Inside Nick Cave’s ‘Sick’ Book Reading in Hollywood
I knew this fucking thing wouldn’t work,” grumbled Nick Cave as he grappled with a headset mic on Wednesday night. “It always works for Madonna!”
Malfunctioning microphones (and a pervasive air of mild disorganization) aside, Cave’s appearance at Grauman’s Egyptian Theatre in Hollywood thrilled the fans who packed the venue; some had driven from as far as Alaska to see their hero at one of the two U.S. promotional appearances he’s making on behalf of his new book, The Sick Bag Song. (The musician and author will also be appearing at the Florence Gould Theatre in New York City on Friday, April 10.)
Resplendent in a black suit and blacker hair, Cave treated the assembled to several passages from Sick — a surreal account of a North American tour with his band, the Bad Seeds — stalking the stage in sync with the rhythmic cadences of his words while lit only by a small white spotlight. The book, which was released this week in both limited and “unlimited” editions by the independent publisher Canongate, is far from your typical diary; snapshots of mundane reality (traffic jams, reading in a park) melt into disturbing visions peppered with flashbacks from his childhood. There are heated exchanges between Cave and his muses, and unsettling encounters with a few of his musical heroes (Bryan Ferry, Bob Dylan) that cause Cave to ponder the “vampiric” nature of creativity.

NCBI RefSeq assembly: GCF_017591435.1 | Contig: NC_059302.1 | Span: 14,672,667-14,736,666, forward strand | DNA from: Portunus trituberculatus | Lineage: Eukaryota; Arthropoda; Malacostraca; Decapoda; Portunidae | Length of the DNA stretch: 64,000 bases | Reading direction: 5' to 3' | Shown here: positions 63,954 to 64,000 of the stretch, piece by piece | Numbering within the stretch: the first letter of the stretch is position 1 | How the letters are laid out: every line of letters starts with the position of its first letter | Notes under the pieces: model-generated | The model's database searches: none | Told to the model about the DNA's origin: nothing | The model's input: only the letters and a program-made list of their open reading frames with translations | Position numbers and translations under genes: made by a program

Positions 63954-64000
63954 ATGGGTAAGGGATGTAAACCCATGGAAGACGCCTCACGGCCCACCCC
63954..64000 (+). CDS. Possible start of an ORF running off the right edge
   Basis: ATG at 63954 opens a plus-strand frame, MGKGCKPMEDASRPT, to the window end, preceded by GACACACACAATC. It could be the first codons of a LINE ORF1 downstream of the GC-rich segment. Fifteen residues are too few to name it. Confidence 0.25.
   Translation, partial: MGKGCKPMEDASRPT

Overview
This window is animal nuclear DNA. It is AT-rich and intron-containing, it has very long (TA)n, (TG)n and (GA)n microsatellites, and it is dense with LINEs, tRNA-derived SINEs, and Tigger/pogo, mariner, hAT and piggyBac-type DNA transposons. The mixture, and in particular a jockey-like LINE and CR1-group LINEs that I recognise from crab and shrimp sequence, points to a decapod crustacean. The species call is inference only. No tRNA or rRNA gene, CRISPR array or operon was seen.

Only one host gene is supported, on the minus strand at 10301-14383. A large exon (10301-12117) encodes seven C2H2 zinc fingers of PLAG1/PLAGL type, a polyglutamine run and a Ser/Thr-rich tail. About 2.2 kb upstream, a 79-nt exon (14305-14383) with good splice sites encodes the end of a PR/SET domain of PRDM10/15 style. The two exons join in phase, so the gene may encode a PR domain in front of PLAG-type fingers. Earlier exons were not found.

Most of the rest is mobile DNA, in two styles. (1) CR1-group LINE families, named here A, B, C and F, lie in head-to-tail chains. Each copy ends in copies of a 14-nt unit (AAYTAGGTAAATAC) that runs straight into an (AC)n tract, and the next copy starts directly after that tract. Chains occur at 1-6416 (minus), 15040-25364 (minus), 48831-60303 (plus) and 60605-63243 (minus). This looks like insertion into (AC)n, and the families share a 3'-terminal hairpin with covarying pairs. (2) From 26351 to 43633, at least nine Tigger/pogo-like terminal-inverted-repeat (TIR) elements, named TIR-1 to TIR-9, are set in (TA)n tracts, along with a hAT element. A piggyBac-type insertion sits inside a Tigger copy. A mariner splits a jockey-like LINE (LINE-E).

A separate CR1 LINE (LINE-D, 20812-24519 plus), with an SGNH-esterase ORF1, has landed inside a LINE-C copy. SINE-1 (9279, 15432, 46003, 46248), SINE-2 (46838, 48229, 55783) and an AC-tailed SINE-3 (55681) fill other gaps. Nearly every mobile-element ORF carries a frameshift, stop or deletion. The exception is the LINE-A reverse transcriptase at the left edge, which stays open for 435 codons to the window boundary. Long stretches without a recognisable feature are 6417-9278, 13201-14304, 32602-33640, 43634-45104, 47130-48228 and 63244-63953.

But as with 20,000 Days on Earth, the 2014 Cave semi-documentary directed by Iain Forsyth and Jane Pollard, The Sick Bag Song is only partly based in reality. “I feel I’m a fiction writer,” Cave told the audience. “For me, [the book] is a work of fiction about an aging rock star who looks a lot like me, on tour in America last year.”
Another unusual aspect of Cave’s life-on-the-road recounting is that it contains little mention of actually making music or performing onstage; just about everything in the book takes place in its creator’s head during the ample pre- and post-show downtime. “There’s not much you can really write about performing,” he explained. “[It’s] something that’s ecstatic on one hand, and unbelievably forgettable, as well. I don’t ever really have that much recollection of my performances; all I remember is the kind dread of sitting around waiting to go on, and then coming off and something’s sort of lifted off you in a way…